British actor Alec McCowen died at his home in London on Monday at the age of 91. His career spanned half a century and two continents.
McCowen once said, “I wanted to be an entertainer, not an actor, when I was young... I wanted to be Jack Benny, and I’m still dazzled, still fascinated, by the audacity of a Judy Garland or a Lena Horne or a Frank Sinatra going out there all by themselves and holding an audience’s attention.”
He certainly achieved that goal. For over 50 years, he performed on the big screen and on stage. McCowan played 'Q' in the 1983 Bond film 'Never Say Never Again.' Q is the head of the research and development division that provides James Bond with all his neat gadgets.
He played a police officer hunting a serial killer in Alfred Hitchcock's 1972 film, ‘Frenzy.'
Though he took part in many films. Mr. McCowen really shone on the stage. His theatrical performances garnered much praise. One role that brought much acclaim was when he played the fictional Pope Hadrian in the show 'Hadrian VII'. The show opened in London in 1968 and McGowan later played the role on Broadway. It earned him a Tony award nomination.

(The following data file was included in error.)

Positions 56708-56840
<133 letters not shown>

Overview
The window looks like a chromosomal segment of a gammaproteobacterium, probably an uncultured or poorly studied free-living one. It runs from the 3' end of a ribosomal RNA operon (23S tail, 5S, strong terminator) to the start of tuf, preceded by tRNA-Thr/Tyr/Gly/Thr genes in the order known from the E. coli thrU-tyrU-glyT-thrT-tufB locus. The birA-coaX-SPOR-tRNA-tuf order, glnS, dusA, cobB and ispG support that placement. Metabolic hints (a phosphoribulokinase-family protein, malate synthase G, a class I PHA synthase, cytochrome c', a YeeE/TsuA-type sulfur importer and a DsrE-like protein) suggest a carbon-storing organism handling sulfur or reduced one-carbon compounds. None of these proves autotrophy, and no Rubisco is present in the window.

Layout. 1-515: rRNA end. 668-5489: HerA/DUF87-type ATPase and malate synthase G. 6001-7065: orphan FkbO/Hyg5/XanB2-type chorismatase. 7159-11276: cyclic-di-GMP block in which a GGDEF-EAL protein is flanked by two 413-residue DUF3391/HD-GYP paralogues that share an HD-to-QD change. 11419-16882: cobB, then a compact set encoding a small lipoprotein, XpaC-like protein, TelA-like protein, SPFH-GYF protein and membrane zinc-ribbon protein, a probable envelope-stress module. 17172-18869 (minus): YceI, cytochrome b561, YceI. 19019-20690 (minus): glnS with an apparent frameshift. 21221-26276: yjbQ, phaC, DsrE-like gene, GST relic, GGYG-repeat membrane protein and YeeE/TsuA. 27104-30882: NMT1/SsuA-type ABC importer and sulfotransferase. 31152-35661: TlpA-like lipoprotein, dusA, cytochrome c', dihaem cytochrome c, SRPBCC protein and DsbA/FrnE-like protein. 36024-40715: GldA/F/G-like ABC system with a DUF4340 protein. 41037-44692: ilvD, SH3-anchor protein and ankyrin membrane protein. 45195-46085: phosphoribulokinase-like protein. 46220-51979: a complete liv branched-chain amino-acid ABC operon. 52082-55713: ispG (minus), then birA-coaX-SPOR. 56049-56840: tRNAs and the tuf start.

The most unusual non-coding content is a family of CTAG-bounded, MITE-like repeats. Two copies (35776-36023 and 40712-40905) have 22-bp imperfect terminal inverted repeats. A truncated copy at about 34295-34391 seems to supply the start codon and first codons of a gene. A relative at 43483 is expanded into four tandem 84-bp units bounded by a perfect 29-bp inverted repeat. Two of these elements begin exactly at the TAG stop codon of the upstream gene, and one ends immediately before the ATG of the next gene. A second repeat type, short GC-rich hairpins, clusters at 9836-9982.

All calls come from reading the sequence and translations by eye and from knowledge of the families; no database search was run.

The highlight of his career is arguably 'St. Mark's Gospel,' a one-man show successful on both continents. He developed the show after using the Bible as a source for his material. He became fascinated with the Gospel According to Mark.
“I started learning little passages to see if it would come alive, and instantly realized it was absolutely right,” he said in an interview with The New York Times in 1990. “The style had a blunt, astringent quality which suited me. And it was a Gospel of action, not teaching, one which had plenty of episodes and dwelt on none for too long.”
Another one-man show McCowan undertook was ‘Kipling,' for which the New York Times praised him as 'the greatest English literary entertainer since Dickens.'
Mr. McCowan was survived by his sister, Jean, his nieces and nephews.
Source: NY Times